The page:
Capra, F. (1976). The Tao of physics. New York: Bantam New Age.
It is important to distinguish between the ancient thought system of Shinto and the Shinto revival that occurred during the Meiji period of Japanese modern imperialism (1868-1945). By the 19th century, Buddhism had long dominated Japanese religious practice. The state-sponsored Shinto, also called Shrine Shinto, that emerged was self-consciously political. It emphasized Japanese exceptionalism and the warrior culture and was meant to embrace and overtake ancient Shinto, as well as Buddhism and Confucianism, throughout the imperial period (Earhart, 1982). However, there was a long tradition in Japan of fusing love of the land with love of nation and its rulers. As Norinaga, writing in the 18th century, comments, "Our Imperial Land  is superior to the rest of the world in its possession of the correct transmission of the ancient Way" (p. 23). By the 20th century, Meiji-era commentators were conflating nature mysticism with Japan's imperialist ethos:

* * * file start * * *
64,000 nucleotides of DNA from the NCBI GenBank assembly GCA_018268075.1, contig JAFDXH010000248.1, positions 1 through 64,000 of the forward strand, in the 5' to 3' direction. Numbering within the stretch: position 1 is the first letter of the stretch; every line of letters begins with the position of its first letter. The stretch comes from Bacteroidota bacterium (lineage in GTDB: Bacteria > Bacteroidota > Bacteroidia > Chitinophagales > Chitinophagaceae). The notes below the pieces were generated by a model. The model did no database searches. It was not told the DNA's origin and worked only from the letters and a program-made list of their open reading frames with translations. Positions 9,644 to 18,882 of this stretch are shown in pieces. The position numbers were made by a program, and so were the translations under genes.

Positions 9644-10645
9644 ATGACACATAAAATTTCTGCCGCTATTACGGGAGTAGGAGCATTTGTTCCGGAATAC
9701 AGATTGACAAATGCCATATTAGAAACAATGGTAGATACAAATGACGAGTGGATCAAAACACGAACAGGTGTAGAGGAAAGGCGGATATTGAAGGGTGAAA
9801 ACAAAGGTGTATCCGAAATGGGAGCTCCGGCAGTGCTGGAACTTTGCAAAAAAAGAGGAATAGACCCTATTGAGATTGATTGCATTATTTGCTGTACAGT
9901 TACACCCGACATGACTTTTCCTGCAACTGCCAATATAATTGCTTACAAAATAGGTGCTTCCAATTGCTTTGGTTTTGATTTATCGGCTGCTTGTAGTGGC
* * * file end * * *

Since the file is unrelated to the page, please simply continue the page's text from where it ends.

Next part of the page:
If Shinto helped shape Buddhism in Japan, however, it also appropriated Buddhist iconography, adapting it to native cultural purposes and in the process reifying its veneration of the natural environment. One example is the Buddhist mandala symbol of the universe, which Shinto artists altered to give "a typically 'this-worldly' Shinto coloring" by adding "a picture of the actual Japanese landscape." That adaptation is in line with what has been called the "Shinto emphasis on the sacredness of nature" (Earhart, 1982, p. 110).
Littleton, C. S. (2002). Shinto: Origins, rituals, festivals, spirits, sacred places. New York: Oxford University Press.
These virtues are important precursors of the Confucian attitude toward T'ien, or Nature, which is equivalent to Heaven and/or Providence (Pelikan, p. 41). There is a kind of impersonality but also a kind of inevitability to the nature of Nature in Confucius' formulation. The big pict